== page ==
Arnold Allen Southpaw Jab Counter

UFC featherweight Arnold Allen demonstrates his natural southpaw jab counter that allows a left-handed fighter to aggressively strike their opponent, getting into the pocket quickly and causing the maximum damage in the shortest time.

Arnold comes from a striking background, but is comfortable grappling as, his previous tutorial shows. The 24-year-old comes from Felixstowe in Suffolk and trained for years at BKK Fighters in Colchester, before moving to Tristar Gym in Montreal, home of Georges St-Pierre, Jon Jones, Rory MacDonald, Miguel Torres and Robert Whittaker, to name but a few. Arnold has racked up an impressive record of 13 – 1, including four from four in the UFC. He has the accolade of beating “Mr Finland” himself, Makwan Amirkhani. The exciting young featherweight continues to grow with every fight and has an exciting future ahead of him in MMA.

This tutorial focuses on one of Arnold’s favoured striking techniques: the southpaw jab counter. Filmed at BKK Fighters, the young English MMA prospect breaks down this simple, but effective manoeuvre that works well for left-handed fighters against orthodox opponents.

As you exchange testing jabs with your opponent, wait until they fully commit to a big jab. This it the time to slip to the outside and meet your opponent with a cross to the jaw that reaches under their jab. This naturally leads to a pivot on the lead leg to give you an advantageous angle of attack. There are several options from the angle, but the most obvious is the left round kick into your opponent’s body.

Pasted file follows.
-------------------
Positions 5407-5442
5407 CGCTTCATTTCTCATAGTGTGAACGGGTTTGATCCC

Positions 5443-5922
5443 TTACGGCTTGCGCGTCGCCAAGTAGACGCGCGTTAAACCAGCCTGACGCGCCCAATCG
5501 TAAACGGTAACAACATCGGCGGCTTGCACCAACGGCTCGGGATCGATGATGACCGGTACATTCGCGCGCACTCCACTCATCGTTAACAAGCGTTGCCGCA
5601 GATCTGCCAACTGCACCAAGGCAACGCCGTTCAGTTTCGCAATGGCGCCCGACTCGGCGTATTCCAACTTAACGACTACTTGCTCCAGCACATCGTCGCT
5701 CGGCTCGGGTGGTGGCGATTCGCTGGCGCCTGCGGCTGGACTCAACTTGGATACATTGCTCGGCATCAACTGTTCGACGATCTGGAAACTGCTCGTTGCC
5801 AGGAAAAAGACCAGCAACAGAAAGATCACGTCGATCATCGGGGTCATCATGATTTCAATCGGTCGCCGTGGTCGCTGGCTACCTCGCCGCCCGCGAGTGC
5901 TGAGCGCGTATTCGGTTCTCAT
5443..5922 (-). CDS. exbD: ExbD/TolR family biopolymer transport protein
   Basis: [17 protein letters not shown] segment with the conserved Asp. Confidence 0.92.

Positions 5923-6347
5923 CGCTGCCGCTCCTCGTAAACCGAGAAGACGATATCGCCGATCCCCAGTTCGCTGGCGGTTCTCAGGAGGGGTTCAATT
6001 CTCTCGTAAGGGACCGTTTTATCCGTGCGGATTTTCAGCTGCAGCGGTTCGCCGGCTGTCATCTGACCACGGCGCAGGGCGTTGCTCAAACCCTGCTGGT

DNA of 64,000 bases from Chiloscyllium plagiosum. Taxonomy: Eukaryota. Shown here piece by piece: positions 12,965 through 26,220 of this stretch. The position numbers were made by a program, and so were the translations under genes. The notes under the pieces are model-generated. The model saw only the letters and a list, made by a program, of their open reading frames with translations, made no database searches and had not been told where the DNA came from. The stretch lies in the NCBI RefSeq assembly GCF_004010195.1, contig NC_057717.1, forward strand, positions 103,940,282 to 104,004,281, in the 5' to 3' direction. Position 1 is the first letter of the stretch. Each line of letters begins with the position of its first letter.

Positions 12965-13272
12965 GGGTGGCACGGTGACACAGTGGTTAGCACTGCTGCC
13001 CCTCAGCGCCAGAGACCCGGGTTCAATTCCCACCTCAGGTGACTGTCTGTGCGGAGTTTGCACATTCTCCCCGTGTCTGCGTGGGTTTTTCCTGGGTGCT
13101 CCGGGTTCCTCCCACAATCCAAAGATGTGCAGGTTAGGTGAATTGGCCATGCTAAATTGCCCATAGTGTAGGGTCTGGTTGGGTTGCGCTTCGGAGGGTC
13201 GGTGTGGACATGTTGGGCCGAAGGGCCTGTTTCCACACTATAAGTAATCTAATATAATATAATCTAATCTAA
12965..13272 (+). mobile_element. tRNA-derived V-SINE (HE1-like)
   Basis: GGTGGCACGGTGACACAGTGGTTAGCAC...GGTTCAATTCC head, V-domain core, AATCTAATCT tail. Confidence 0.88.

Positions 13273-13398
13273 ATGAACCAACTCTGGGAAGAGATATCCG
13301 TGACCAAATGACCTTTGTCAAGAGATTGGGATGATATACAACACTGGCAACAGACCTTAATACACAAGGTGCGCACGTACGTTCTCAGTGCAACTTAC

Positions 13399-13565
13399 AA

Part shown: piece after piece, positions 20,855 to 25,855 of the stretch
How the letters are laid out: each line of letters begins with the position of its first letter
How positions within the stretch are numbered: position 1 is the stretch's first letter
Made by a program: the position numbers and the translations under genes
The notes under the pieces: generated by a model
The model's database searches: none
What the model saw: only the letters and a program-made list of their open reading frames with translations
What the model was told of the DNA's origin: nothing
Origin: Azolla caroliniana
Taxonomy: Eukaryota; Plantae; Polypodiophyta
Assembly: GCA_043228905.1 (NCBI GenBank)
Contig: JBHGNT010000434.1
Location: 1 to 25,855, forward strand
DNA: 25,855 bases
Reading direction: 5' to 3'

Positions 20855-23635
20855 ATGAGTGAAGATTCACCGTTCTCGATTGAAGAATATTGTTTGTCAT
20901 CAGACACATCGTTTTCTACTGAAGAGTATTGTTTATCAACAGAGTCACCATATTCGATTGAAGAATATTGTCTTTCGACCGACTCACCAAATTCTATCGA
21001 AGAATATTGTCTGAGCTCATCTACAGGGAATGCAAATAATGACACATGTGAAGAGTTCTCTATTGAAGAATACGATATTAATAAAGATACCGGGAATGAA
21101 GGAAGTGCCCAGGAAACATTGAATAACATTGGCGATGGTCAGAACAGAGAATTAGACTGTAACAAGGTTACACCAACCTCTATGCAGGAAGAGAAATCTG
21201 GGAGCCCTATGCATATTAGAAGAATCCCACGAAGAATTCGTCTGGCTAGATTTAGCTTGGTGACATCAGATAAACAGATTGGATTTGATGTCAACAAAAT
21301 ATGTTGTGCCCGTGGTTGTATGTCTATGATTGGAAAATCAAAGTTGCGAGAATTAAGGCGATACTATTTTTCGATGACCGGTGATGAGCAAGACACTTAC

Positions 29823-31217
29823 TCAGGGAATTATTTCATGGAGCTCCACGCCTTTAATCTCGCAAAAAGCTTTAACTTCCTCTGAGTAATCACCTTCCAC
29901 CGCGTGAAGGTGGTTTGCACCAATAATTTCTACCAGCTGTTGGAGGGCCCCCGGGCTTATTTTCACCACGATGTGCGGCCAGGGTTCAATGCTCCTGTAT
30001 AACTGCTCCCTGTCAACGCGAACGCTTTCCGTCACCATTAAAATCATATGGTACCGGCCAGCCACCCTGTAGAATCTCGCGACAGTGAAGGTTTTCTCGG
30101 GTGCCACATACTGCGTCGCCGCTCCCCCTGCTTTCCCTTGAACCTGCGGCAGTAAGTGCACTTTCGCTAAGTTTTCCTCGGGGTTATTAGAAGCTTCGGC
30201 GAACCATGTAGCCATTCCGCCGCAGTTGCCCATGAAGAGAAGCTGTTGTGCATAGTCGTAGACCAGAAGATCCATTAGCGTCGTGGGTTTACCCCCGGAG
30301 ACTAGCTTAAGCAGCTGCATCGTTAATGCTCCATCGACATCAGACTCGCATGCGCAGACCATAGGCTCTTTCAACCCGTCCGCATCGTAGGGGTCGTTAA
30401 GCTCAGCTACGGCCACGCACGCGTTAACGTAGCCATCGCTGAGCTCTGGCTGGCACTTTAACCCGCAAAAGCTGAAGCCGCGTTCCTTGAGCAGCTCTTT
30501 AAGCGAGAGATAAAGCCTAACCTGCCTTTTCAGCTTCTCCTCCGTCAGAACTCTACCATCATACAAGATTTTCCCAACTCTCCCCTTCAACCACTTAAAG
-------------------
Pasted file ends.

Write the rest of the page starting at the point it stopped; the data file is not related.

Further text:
The southpaw jab counter is a quick technique that works well as a strong opening in the early stages of a fight. For more from Arnold Allen, check out his other technique videos for Revgear Sports which focus more on his grappling game.

Tom Billinge Tom is the Editor of Revgear Sports and the founder of WarYoga. He is a 10th Planet purple belt and a Muay Thai Kru having spent over two decades in the sport in Thailand and around the world. Tom has trained Lethwei in Myanmar, Kushti wrestling in India, Zurkhaneh sports in Iran, boxing throughout Europe, and catch wrestling in the USA. Tom also resurrected the ancient techniques of traditional British bareknuckle pugilism from archaic manuals.